Pelagius in Harpers Dictionary of Classical Antiquities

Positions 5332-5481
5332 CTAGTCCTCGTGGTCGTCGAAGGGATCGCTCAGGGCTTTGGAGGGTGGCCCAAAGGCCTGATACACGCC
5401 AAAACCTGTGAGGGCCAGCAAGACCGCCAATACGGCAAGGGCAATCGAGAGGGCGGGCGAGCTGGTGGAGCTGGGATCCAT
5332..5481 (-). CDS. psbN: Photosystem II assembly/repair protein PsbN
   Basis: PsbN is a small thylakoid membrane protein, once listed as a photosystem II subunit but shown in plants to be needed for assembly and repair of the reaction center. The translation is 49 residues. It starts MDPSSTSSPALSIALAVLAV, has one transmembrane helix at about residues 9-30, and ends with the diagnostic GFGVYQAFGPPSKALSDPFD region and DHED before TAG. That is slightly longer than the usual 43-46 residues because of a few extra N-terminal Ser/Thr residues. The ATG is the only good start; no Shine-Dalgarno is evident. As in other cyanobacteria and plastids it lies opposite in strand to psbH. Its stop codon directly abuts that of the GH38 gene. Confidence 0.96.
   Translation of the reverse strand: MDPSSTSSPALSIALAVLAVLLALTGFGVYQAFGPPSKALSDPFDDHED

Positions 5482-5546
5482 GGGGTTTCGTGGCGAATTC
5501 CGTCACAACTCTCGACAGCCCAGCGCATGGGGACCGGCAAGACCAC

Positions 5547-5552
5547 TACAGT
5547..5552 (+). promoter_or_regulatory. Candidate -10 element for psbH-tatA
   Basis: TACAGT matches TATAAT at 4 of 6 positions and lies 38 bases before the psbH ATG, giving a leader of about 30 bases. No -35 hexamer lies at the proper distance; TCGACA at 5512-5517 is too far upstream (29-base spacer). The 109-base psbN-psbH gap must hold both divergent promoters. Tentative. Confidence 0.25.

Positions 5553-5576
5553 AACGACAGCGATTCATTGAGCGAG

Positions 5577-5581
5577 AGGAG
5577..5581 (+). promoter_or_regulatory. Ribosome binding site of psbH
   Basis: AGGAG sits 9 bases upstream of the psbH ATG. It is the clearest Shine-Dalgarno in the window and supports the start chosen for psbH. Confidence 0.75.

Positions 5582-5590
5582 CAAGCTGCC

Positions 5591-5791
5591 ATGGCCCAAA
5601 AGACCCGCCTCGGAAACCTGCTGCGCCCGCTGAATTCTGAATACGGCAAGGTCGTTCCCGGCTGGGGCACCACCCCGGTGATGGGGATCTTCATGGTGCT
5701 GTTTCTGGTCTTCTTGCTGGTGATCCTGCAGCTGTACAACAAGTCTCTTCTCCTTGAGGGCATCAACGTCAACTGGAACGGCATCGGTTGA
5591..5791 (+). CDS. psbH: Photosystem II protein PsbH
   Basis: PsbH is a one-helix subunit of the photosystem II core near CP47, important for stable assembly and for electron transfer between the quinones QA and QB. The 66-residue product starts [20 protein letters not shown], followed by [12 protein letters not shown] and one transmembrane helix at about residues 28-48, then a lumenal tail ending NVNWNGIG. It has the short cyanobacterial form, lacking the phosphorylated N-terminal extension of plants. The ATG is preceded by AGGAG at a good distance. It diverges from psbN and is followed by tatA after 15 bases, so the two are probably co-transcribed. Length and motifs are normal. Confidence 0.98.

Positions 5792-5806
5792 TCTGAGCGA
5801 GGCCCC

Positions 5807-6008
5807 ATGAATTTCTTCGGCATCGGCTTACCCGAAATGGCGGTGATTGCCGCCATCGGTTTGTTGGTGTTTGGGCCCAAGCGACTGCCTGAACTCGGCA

Probably a native of Britain, who was celebrated as the propagator of those heretical opinions which have derived their name from him, and which were opposed with great energy by his contemporaries Augustine and Jerome. He first appears in history about the beginning of the fifth century A.D., when we find him residing at Rome. In the year 409 or 410, when Alaric was threatening Rome, Pelagius, accompanied by his disciple and ardent admirer Caelestius, passed over to Sicily, from thence proceeded to Africa, and leaving Caelestius at Carthage, sailed for Palestine. The fame of his sanctity had preceded him, for upon his arrival he was received with great warmth by St. Jerome and many other distinguished fathers of the Church. Soon afterwards the opinions of Pelagius were denounced as heretical; and in A.D. 417 Pelagius and Caelestus were anathematized by Pope Innocentius. Their doctrines included a denial of the tenet of original sin; a belief in the possibility of a sinless life on earth; and a rejection of the teaching of the Church with regard to grace. Pelagius also believed in the freedom of the human will. The date and circumstances of his death are not known. A very few only of the numerous treatises of Pelagius have descended to us. They are printed with the works of St. Jerome. There are special monographs on Pelagius by Wiggers (Eng. tr. Andover, 1840); Jacobi (1842); W├Ârter (1866); and Klasen (1882).

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